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Developmental Auditory Physiology Laboratory

  • ​​Overview

    Research in this laboratory, under the direction of Dr. Edward J. Walsh and in collaboration with Dr. JoAnn ​​McGee, is directed toward understanding the normal development of vertebrate auditory systems, as well as the pathological basis of congenital and environmentally-induced deafness. Single neuron data acquired from both in vivo and in vitro brainstem preparations, as well as far- and near-field auditory evoked potentials and otoa​coustic emissions, are used in conjunction with neuropharmacological procedures to investigate the development of sensory cell and neural coding within the auditory system.

    Current research topics include:

    • A study of the role of thyroid hormone as a necessary transcriptional factor in the development of sensory and neural processing (both afferent and efferent) in the auditory system.
    • An experimental investigation of the functional role(s) of efferent (olivocochlear) projections onto sensory cells within the cochlea and neurotransmitter systems associated with those projections.
    • Studies designed to consider the physiological consequences of naturally occurring mutations or targeted mutagenesis of a variety of genes that produce proteins that are necessary for normal auditory development or that produce progressive deafness.
    • Studies designed to examine the developmental effects of chemically- or environmentally-induced toxicity on mechanical transduction within the cochlea and brainstem function (e.g., goitrogenic agents [propylthiouracil; methimazole], polychlorinated biphenyls [PCBs], organophosphates, and nicotine).
  • Facilities

    The laboratory is equipped to conduct neurophysiological ​(single neuron and ensemble evoked response), neuropharmacological and otoacoustic experiments. It includes a large, standard double-walled sound-attenuating room, two smaller booths, and microelectrode fabrication and histological facilities. Major electronic equipment includes devices for sound delivery, electrophysiological and acoustical recordings, microionophoresis and pressure-phoresis, and calibration. Pentium computers interfaced to 16-bit D/A and A/D converters and event timers control digital stimulus generation and real-time data acquisition and display utilizing custom-written software.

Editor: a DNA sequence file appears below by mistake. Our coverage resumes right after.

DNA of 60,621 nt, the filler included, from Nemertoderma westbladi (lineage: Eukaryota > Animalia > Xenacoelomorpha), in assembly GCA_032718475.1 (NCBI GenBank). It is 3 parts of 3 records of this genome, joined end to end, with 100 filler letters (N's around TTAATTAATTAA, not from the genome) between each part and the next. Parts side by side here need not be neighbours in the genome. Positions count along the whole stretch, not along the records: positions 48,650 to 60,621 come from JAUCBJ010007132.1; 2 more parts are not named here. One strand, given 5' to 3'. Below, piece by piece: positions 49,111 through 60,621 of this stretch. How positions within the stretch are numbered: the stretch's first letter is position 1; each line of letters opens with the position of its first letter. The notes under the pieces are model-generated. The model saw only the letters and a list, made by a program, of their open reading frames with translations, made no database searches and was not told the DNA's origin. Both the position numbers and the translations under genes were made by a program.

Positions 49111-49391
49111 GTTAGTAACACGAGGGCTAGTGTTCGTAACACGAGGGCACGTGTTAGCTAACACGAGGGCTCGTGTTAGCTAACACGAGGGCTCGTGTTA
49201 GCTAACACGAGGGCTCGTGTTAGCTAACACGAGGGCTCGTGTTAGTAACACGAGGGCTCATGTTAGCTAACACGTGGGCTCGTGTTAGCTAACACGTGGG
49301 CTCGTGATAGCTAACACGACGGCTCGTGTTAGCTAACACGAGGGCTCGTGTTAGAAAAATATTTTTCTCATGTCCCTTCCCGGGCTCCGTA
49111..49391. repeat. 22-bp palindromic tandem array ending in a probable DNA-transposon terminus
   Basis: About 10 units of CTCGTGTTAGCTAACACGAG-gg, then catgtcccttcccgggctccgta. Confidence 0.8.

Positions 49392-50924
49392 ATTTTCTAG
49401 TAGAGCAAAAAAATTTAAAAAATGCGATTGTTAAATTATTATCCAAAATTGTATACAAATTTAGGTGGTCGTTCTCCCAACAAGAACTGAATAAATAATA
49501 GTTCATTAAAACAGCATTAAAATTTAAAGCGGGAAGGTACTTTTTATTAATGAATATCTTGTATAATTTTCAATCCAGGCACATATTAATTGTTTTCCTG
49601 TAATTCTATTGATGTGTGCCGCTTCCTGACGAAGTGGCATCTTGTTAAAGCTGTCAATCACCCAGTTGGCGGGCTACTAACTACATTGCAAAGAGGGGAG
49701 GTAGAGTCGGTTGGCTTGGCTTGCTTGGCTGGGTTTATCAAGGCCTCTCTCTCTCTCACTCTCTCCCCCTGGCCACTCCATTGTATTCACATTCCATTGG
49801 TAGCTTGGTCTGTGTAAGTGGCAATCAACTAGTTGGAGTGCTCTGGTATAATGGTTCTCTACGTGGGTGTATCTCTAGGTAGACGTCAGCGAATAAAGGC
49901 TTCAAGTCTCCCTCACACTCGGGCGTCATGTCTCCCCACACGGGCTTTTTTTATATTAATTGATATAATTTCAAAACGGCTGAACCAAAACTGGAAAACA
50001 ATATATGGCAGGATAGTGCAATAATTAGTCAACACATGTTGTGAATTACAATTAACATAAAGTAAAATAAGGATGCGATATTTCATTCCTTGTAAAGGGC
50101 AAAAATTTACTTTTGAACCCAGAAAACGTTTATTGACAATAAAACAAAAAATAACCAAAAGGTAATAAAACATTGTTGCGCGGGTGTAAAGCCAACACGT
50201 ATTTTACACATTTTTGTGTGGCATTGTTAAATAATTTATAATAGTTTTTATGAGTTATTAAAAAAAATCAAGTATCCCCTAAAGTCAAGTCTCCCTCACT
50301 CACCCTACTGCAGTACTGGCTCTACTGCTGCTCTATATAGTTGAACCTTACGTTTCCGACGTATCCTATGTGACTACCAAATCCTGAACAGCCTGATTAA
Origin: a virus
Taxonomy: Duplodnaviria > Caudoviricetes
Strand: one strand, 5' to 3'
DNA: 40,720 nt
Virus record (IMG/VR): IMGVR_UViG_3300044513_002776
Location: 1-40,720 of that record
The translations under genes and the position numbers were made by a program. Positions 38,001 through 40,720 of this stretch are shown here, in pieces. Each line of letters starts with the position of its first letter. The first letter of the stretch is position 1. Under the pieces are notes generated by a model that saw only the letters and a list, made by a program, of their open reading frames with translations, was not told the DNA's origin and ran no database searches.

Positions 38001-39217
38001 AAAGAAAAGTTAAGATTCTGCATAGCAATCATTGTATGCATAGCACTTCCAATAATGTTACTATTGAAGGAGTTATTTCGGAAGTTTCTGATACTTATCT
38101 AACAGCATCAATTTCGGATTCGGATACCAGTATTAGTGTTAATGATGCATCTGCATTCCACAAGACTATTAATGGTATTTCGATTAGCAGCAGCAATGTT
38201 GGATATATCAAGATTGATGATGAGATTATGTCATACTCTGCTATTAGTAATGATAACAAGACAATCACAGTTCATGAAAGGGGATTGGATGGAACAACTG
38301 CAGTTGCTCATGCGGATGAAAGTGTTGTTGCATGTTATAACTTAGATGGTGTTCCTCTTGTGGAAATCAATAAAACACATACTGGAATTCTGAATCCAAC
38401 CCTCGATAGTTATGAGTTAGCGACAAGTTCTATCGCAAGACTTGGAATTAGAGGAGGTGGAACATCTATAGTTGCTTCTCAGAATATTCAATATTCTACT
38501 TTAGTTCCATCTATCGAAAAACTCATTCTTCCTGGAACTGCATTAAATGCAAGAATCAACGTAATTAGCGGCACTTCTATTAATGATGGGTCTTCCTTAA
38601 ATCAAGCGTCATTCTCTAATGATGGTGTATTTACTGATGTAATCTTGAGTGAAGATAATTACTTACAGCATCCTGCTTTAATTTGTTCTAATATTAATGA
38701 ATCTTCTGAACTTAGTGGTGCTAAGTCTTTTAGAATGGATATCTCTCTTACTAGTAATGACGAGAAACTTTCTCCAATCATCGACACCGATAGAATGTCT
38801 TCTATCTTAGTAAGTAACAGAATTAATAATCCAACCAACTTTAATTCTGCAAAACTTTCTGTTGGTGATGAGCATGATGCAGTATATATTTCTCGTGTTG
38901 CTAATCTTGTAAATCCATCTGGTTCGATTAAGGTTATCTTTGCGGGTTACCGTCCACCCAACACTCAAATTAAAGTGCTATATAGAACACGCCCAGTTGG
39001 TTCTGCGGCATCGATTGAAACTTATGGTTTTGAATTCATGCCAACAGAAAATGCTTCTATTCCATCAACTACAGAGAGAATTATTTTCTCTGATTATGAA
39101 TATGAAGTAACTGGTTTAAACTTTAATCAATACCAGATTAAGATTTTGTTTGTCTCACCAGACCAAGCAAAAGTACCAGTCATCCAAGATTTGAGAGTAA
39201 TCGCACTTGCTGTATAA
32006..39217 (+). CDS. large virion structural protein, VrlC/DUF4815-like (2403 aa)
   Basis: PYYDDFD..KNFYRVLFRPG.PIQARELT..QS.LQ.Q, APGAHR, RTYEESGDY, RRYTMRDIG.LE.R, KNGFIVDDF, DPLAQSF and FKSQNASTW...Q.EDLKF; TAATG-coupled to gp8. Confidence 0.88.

• Publications

    Sanes, D.H., McGee, J. & Walsh, E.J. (1998). Metabotropic glutamate receptor activation modulates sound level processing in the cochlear nucleus. J. Neurophysiol. 80, 209-217.

    Walsh, E.J., McGee, J., McFadden, S.L. & Liberman, M.C. (1998). Long-term effects of sectioning the olivocochlear bundle in neonatal cats. J. Neurosci. 18, 3859-3869.

    Cai, Y., McGee, J. & Walsh, E.J. (2000). Contributions of ion conductances to the onset responses of octopus cells in the ventral cochlear nucleus: Simulation results. J. Neurophysiol. 83, 301-314.

    Snyder, R.L., Sinex, D.G., McGee, J. & Walsh, E.J. (2000). Acute spiral ganglion lesions change the tuning properties and tonotopic organization of cat inferior colliculus neurons. Hear. Res. 147, 200-220.

    McGee, J. & Walsh, E.J. (2001). Mouse models for Usher and Alport Syndromes. In J. Willott (Ed.), Handbook of Mouse Auditory Research: From Behavior to Molecular Biology. CRC Press, Boca Raton, pp. 557-579.

    ​Walsh, E.J. & McGee, J. (2001). Hypothyroidism in the Tshr mutant mouse. In J. Willott (Ed.), Handbook of Mouse Auditory Research: From Behavior to Molecular Biology. CRC Press, Boca Raton, pp. 537-555.